I Am The Mountain Mouse by Gianna Marino

Still A Gorilla by Kim Norman

She’ll be Coming Up the Mountain by Kim Norman

Ferocious Fluffity by Erica Perl, illustrated by Henry Cole

SHY by Deborah Freedman

Sea Monkey and Bob by Aaron Reynolds; illustrated by Debbie Ridpath Ohi

Hooray for Today! by Brian Won

Norbert’s Big Dream by Lori Degman

Push. Dig. Scoop. by Rhonda Green, illustrated by Daniel Kirk

Goodnight! Goodnight! by Carin Berger

Mermaid Goldilocks and the Three Bears by Jan Brett

A Voyage in the Clouds by Matthew Olshan, illustrated by Sophie Blackall

I WILL NOT EAT YOU  by Adam Lehrhaupt, illustrated by Scott Magoon

Groovy Joe by Eric Litwin, illustrated by Tom Lichtenheld

Dear Dragon by Josh Funk

T Rex Crashes Your Birthday Party by Jill Esbaum

Your Alien Returns by Tammi Sauer

Fit it Man by Susan Hood, illustrated by Arree Chung

Best In Snow by April Pulley Sayre

Squirrels Leap, Squirrels Sleep by April Pulley Sayre, illustrated by Steve Jenkins

Cover Reveal: REAL COWBOYS

I’ve never had the honor of revealing a cover before, and I am super excited for the chance to do so!

Coming Fall 2016 from Houghton Mifflin Harcourt, Real Cowboys by Kate Hoefler, illustrated by Jonathan Bean!

In this realistic and poetic picture book-look at the wide open west, the myth of rowdy, rough-riding cowboys (and cowgirls) is remade. A timely and multifaceted portrayal reveals a lifestyle that is as diverse as it is contrary to what we’ve come to expect.


Be on the lookout for ways you can pre-order this magnificent title!

Thanks Kate, Jonathan, and HMH!

How Exceptional: A Review of Beyond the Pond by Joseph Kuefler

Some things seem so ordinary that we pass by them every day, without giving second thought. How much wonder and amazement is in the ordinary that we miss out on?

When i was teaching first grade, I always encouraged students to slow down and enjoy the “now” and to wonder and marvel at the beauty that was at their very hands every day. One assignment was to find a rock, and we spent so much time simply “wondering” about our rocks. How could we ever tell the rock’s story? Where did it come from?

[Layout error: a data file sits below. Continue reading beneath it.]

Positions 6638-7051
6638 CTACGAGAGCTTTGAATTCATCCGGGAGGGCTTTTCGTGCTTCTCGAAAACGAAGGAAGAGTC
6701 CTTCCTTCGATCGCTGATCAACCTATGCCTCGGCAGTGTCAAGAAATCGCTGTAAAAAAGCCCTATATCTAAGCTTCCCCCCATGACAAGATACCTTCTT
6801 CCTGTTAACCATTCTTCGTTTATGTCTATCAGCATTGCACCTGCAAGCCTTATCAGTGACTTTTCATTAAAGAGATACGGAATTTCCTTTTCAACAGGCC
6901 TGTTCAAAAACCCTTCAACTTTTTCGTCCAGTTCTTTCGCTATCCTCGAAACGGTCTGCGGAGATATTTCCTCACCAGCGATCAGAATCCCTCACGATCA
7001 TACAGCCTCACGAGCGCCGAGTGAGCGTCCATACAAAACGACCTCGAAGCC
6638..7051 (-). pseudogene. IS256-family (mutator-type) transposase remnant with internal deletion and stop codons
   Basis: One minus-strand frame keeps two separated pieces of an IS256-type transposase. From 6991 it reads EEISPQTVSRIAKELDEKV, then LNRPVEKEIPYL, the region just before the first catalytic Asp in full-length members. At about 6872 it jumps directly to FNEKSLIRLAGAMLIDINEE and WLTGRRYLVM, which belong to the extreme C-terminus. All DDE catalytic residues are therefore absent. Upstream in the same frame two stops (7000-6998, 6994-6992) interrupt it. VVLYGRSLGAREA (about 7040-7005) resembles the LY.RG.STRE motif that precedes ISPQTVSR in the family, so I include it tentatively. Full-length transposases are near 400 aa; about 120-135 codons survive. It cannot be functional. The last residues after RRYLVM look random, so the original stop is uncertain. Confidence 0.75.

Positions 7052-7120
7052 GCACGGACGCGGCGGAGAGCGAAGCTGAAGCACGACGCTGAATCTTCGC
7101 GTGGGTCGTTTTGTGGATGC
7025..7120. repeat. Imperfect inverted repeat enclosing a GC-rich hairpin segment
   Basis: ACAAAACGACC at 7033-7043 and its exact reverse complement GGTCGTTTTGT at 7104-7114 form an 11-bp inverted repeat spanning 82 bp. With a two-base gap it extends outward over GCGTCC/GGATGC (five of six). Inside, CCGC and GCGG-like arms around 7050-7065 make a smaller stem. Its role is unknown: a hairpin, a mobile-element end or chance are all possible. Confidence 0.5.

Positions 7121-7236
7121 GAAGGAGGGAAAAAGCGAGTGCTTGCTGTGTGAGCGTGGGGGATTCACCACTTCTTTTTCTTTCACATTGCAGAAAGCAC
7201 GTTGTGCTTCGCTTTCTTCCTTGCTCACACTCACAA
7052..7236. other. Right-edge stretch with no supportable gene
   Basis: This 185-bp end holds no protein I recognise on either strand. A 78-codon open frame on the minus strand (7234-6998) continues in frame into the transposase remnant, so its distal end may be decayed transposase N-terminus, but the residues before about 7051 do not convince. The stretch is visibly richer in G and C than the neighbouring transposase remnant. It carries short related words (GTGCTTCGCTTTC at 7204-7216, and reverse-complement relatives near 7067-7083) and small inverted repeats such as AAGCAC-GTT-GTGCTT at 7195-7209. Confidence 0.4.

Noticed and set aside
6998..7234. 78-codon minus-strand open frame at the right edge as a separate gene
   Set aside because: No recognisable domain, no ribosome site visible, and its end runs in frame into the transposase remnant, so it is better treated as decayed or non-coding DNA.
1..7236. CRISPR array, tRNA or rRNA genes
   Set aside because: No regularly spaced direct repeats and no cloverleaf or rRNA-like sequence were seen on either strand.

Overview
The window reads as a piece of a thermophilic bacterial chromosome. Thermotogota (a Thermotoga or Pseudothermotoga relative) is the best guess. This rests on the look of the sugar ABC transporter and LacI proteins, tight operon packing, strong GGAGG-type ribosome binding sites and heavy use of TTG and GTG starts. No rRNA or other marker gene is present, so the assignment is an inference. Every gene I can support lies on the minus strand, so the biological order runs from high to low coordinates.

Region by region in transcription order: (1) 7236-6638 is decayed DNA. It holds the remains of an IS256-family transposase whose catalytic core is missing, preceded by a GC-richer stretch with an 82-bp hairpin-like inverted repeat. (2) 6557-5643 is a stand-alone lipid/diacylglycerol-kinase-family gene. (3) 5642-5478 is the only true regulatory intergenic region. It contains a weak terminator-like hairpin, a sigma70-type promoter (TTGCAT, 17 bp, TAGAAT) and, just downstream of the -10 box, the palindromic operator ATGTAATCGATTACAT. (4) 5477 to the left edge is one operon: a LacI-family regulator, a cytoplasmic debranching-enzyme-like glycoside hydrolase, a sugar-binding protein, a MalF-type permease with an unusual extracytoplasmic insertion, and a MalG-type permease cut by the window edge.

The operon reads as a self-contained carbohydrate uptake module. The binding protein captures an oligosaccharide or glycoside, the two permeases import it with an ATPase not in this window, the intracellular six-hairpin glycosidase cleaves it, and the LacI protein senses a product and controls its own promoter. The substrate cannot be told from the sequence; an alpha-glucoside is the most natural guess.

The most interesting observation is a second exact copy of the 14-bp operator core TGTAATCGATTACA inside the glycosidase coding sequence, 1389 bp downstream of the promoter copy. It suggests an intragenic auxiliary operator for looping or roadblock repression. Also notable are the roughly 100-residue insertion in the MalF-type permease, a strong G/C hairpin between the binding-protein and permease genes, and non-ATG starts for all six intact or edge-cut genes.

And that was just one instance. Since then, I’ve always been on the lookout for books that encourage students to expand their view of the ordinary and believe.

Joseph Kuefler’s Beyond the Pond does just that.

When Ernest D. learns that the ordinary pond outside of his home has no bottom, he sets off to explore. And, oh how exceptional it will be. The journey and the wonder begin.

Ernest D. and his dog go deep enough down that they come up in a world unknown. It was everything they wanted it to be… oh so tiny. Oh so tall, and everything in between.

Joseph Kuefler uses colors and a combination of mixed media, and photographed textures, to digitally create the illustrations in the book. The textures are perfect. The colors express the emotion of the new “land” at the end of the pond so well.

As the moon rises, Ernest D. and his dog dive deep back down to the other end of the pond.

And when they return, suddenly things seem so less ordinary. They seem…. exceptional.

And that’s the way it works with young children, too. When you start looking for the exceptional, and wondering about the ordinary, suddenly the ordinary becomes extraordinary.

Children are losing their sense of wonder. It’s our job as educators to instill that love of wonder and urge to be curious and explore what lies beyond the pond. We need more books like this. To encourage wonder, curiosity, and exploration of the ordinary. Because the ordinary is really the extraordinary, it’s just the way you look at it. How exceptional.